The Basics of Character Design


Ashley Zhao, Staff Writer

When you think of your favorite series, whether it be a video game or an animated film, what do you picture first? In most cases, what typically sticks out to viewers the most while enjoying a franchise are the characters. Even if some people don’t happen to be the biggest fans of a specific movie, they can still recall a character that has made a lasting impression on them. This isn’t an accident. Great and memorable characters come as a result of the time and effort put into making them by character designers. But to accomplish this process, these designers must not only have a wide range of artistic skills and the ability to navigate design programs—they also need to be able to understand people.


Before even setting pencil to paper or pen to a tablet, a character designer should start with the most important step of all: research. By asking themselves questions like “Where did the character come from?”, “What are their motives?”, and “What is their general disposition?”, these artists can get a solid understanding of their character. After locking down information like the area the character comes from, character designers will start researching such environments and see what kinds of creatures live there. All of this research can help designers create characters, even if they might be a completely fictional character. After all, some of the most bizarre fictional creations have some basis in real-world beings.


When beginning a sketch, there are still several other visual considerations an artist should keep in mind. For instance, first impressions are everything, and this is especially true regarding animated or drawn characters. Character designers will usually take a lot of time to complete the sketching process, as they create a countless number of sketches until they find one that best conveys a character’s essence and background. To do this, artists will sometimes alter a character’s physical features. For a character that is often surprised, designers might play around with different types of large, wide eyes to get the idea across. While these artists can get creative with their designs, they must still adhere to basic anatomical principles as well as the rules of the universe where their particular story takes place. This might mean sticking to traditional human proportions or staying true to an environment where all living beings walk on their heads and see through their toes.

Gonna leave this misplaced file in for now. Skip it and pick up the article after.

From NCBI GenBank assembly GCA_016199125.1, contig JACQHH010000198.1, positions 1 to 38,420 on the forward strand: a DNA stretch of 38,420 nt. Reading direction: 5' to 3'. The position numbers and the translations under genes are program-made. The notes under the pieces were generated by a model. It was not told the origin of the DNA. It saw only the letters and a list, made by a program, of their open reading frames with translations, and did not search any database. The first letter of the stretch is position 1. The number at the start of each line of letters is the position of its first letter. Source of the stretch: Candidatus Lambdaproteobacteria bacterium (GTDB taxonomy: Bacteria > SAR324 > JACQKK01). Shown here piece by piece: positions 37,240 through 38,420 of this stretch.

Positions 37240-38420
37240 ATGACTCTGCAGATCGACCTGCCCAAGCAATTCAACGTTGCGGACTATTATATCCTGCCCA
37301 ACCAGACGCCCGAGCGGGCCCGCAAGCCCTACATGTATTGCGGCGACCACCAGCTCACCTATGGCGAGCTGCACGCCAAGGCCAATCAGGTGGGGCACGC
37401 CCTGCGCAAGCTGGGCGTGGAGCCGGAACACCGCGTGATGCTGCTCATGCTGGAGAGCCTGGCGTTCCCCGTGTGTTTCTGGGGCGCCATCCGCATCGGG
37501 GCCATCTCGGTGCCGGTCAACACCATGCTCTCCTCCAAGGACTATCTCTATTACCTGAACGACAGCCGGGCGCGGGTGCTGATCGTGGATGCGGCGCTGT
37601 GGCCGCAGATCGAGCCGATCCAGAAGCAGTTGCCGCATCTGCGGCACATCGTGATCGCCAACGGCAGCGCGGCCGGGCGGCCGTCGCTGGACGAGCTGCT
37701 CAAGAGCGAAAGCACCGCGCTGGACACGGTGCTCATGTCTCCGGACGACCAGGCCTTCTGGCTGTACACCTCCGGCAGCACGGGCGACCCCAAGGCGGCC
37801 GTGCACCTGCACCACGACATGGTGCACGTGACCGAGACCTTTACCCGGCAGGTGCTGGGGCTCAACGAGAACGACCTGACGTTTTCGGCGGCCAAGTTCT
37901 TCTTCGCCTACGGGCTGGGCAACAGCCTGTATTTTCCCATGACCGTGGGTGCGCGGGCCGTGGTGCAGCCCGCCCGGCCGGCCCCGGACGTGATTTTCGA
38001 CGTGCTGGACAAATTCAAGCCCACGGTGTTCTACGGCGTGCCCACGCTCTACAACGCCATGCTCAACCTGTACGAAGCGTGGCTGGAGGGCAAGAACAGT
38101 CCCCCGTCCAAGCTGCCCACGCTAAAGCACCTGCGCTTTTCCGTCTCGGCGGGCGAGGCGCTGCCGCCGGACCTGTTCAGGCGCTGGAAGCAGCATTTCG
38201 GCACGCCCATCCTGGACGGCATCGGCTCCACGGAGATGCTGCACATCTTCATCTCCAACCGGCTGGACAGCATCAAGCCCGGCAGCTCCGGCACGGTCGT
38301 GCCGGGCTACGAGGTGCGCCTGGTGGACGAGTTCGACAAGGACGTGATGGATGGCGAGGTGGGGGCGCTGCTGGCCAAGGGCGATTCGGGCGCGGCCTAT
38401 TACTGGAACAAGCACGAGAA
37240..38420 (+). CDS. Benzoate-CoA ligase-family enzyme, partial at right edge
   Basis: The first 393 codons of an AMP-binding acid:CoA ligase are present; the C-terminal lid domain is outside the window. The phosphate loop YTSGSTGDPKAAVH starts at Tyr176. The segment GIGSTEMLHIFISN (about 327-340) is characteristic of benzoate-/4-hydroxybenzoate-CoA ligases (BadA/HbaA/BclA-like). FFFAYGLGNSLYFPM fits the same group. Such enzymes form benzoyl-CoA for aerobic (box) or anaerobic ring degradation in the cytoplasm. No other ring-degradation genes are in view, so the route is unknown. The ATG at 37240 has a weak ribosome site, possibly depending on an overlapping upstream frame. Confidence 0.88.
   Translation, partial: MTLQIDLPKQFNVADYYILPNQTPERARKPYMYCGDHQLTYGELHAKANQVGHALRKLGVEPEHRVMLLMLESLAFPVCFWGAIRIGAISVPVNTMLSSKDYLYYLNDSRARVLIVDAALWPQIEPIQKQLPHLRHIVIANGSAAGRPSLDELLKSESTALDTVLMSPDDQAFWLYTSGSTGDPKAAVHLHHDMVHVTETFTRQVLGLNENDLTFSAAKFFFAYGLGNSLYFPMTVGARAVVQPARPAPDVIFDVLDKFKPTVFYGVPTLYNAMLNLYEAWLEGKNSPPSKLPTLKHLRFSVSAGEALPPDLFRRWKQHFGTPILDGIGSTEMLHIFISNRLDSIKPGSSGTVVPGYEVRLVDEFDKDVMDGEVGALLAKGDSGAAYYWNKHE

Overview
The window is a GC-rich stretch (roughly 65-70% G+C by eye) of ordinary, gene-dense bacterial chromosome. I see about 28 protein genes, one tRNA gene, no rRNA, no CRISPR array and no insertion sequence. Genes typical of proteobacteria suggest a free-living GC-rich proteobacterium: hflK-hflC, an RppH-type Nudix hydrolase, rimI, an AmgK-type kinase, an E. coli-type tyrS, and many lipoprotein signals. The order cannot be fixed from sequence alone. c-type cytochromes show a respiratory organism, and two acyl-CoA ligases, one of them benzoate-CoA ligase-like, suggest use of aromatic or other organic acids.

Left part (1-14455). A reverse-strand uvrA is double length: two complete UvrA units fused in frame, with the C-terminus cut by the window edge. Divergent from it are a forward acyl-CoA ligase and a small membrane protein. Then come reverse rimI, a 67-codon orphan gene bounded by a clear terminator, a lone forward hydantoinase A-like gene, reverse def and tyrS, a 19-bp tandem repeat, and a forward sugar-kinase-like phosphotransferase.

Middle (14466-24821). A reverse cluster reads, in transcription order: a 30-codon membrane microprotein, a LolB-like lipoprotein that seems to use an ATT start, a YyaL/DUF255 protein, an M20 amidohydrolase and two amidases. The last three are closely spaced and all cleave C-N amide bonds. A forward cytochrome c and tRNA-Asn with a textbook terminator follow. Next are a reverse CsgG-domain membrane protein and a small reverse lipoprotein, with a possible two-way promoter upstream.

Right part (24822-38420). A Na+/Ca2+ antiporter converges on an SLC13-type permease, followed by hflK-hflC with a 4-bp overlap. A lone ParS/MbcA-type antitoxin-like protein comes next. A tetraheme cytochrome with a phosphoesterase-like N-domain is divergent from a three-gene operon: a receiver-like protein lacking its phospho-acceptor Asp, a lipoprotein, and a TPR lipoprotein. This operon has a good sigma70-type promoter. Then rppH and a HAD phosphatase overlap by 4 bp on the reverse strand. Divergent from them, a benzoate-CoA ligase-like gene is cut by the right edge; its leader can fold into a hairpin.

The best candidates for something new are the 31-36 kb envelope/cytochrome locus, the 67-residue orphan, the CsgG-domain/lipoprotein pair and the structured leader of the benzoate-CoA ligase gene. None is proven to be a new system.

After finalizing a sketch, character designers now focus on creating a thumbnail—a basic version of the sketch that communicates important details about the design to viewers. Most likely, these thumbnails will not include any color, nor will they feature many of the finer details that will show up in the final design. Furthermore, thumbnails can help a designer focus on the character’s silhouette and ask, “If I colored this entire character in black, would viewers be able to recognize it?” To answer this question, artists have to pay attention to negative space, which is the empty space around a character, to make a character easily recognizable to viewers.


Character designers will now start to work on the color palette, outfits, and poses to make a character more dynamic. By doing so, designers can essentially “bring life” to a character. However, they should remember not to stray too far off the original concept of the character. For example, the colors of a character’s clothing should match their mission and setting. Most designers can achieve this by keeping a list of the character’s key elements nearby, making it easy to keep themselves on track. At this stage, designers will also take the time to finalize and round out a character using lighting, texture, and other details like accessories, jewelry, facial markings, etc. These decisions should be made keeping in mind a character’s personality as well as other characters featured throughout the story, as each character should be easy to differentiate.


In the end, character design will always entail plenty of observation and practice, but that’s okay. Australian-born artist Nick Sheehy elaborated on this and said that “having the drafting skills to realize a character in various dimensions requires practice, but [it] is invaluable in creating believability and atmosphere.” After all, no franchise would be complete without its characters. Happy illustrating!


Photo courtesy of BEHANCE.NET